I found my knowledge of the D Day landings was incomplete, and quite awry. I knew that 165,000 troops landed on Day One and I hadn't been able to understand why the Americans lost so many tanks at Omaha during that exercise. Today I found out.

The Mulberry Harbour and the incredible landing 'roads' couldn't be built until the Germans had been driven back from the sea and the cliff edges. That took 3 days. The landings at Sword, Juno and Gold went quite well but Omaha and Utah took quite a pounding.

The Germans lost 1,000 troops that day but the Allies lost 4,400 killed and 6,000 wounded. By the third day another 160,000 troops were landed and these reinforcements were enough to turn the tide. By the end of June some 850,000 troops were in Normandy and by the end of August the Germans had been driven back to Germany.

The harbour was an unimaginable feat. Over 5,000 ships brought all the men, equipment, and the harbour over 100 miles of rough sea, and it took about 8 days to properly construct it all, after some was badly damaged by a 3 day storm that almost ruined everything.

What intrigued me, however, was what went on at Pointe du Hoc.

Here a large emplacement of big guns was situated on the cliff tops. The guns had to be destroyed for the harbour to be built. The American Rangers, under the command of Lieutenant Colonel James Earl Rudder, landed with just 225 men who had orders to climb both sides of the cliff and take the emplacement. Some 90 died on the first assault, but they succeeded in driving German soldiers away from the guns, which gave them time to start destroying them. However, reinforcements were two days late in arriving and the venture was almost a disaster. They did prevail, blowing up the ammunition dump and finishing the three days of solid fighting with just 90 men left standing.


Wednesday, 26 August 2015

Omaha Beach landings remembered - Wednesday 26th August 2015

Today we went west, keeping as close to the coast line as we could. We called in at every little village and remarked on every little church. I stopped to take one photo which left Pauline bemused. The landscape was quite flat at that point, though it had been hilly and varied for the most part. What I wanted to record was just how flat it was at that point and that tucked in the corner of the picture behind the village church are the three spires of Notre Dames de Bayeau.

The landings at Arromanches were mainly by the British and the artificial Mulberry Harbours no doubt eased their way considerably, but today was all about Omaha and the different experience endured by the Americans.

Where the beach was flat it was littered with bombs, booby traps and obstacles. There were also big guns trained on the area. The first tanks that were supposed to land all ended up stuck in the sea, but eventually some got through and diminished the resistance dramatically.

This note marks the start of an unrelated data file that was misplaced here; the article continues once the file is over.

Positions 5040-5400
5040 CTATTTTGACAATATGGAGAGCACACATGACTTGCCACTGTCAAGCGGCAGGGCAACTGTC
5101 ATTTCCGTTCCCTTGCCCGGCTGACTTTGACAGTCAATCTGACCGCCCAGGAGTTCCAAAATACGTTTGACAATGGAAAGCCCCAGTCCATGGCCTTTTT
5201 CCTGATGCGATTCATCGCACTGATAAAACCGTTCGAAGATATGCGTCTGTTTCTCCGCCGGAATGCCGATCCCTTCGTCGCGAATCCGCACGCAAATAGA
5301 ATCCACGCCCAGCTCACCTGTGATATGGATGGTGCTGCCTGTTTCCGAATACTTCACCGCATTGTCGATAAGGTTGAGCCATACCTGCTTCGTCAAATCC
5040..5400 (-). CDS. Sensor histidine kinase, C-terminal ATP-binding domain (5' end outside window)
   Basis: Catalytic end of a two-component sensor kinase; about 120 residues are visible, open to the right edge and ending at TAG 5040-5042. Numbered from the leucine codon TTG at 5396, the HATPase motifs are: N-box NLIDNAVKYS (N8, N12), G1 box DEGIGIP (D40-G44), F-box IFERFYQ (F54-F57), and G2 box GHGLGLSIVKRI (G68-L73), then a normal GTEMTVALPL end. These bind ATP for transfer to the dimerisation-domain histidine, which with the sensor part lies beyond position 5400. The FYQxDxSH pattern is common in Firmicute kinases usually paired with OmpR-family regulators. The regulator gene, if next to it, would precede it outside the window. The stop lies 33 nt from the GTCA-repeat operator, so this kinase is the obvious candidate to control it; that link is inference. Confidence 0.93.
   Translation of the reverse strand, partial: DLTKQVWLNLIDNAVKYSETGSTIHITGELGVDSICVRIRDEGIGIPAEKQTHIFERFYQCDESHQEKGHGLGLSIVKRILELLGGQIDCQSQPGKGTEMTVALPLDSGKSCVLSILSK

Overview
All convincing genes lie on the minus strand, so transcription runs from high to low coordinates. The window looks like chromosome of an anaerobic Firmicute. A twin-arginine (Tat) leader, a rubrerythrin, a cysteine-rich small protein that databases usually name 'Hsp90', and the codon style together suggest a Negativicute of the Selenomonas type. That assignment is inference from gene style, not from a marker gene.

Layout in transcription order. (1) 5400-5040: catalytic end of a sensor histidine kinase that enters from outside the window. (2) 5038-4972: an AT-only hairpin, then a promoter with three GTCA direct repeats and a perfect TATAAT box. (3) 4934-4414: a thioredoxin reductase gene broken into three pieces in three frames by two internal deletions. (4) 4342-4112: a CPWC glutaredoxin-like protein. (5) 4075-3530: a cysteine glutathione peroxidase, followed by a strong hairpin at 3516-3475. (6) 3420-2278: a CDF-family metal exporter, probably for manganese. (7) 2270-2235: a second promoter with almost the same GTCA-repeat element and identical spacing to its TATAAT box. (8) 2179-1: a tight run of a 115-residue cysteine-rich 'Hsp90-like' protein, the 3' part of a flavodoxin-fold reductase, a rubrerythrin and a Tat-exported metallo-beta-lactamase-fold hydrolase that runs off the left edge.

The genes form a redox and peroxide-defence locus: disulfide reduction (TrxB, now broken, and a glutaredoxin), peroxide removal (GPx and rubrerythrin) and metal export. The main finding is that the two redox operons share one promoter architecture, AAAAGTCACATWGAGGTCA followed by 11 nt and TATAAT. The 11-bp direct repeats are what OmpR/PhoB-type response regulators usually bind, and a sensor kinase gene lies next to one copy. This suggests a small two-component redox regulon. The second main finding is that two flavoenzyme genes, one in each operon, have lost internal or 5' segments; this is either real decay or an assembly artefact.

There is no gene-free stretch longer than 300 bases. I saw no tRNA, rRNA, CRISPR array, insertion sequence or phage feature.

However, further along to the west is Pointe du Hoc and here were steep cliffs with dozens of big gun encampments all trained on the sea below. This was the area tackled by the American Rangers and first they had to scale the cliffs and then come sideways at the enemy. This they did, successfully, but lost two thirds of the original assault crew in the process.

There is a large memorial presentation at Pointe du Hoc with a marker rising above a gun emplacement, but down on the flat there is a triple memorial entitled Les Braves. The three sections are labelled The Wings of Hope, Rise Freedom, and the Wings of Fraternity.

From there we drove along to Grandcamp Maisie, but the time spent at Omaha filled the mind, so we made our way back for lunch, thankful that the rain that had been forecast didn't dampen our day.

spot the cathedral

Les Braves

Sea Horses!

bunkered

not forgotten

Eventually the forecasters were proved right, and a few more buckets full came down, hopefully meaning Robert was dry to the east and Daniel still soaking up the sun in the south west. Only Helen is back in England, keeping everything tidy.

Tuesday, 25 August 2015

Château de Balleroy - Tuesday 25th August 2015

The forecast said rain this afternoon, so we decided to go to the Château Bolleroy this morning. We got breakfast out of the way and made an early start. Two things went wrong. First the rain didn’t know what time it was, so a visit to a garden was out of the question, and secondly the château was shut, despite the advertisements suggesting otherwise.

The rain didn't spoil much, and it did ease off around noon. Driving through unspoiled French countryside is always a treat to me. Mile after mile of pristine farmland and never a hint of litter. That’s what makes it so sad when we go home, there’s just no national pride in tidiness anymore.

Pauline said that the trick was to find a supermarket, by which time the rain would stop. We went into Leclerk, and she was right! We drove back to Arromanche, but continued along the coast road, passed Juno Beach, up to the fishing and yachting port of Courseulles sur Mer. Here we found another fish market, straight from the boats.

Courseulles sur Mer

Considering that the weather might well be like this for the rest of the week, I decided to become a virtual tourist. So, the Château de Balleroy is situated just below Bayeau.(We did get there - twice) Work on the château began in 1626 and it took ten years to complete. The château is famous for its extremely ornate garden, in the French style and the building itself houses many fine paintings, especially some of Louis XIII and his family by Pierre Mignard.
Château de Balleroy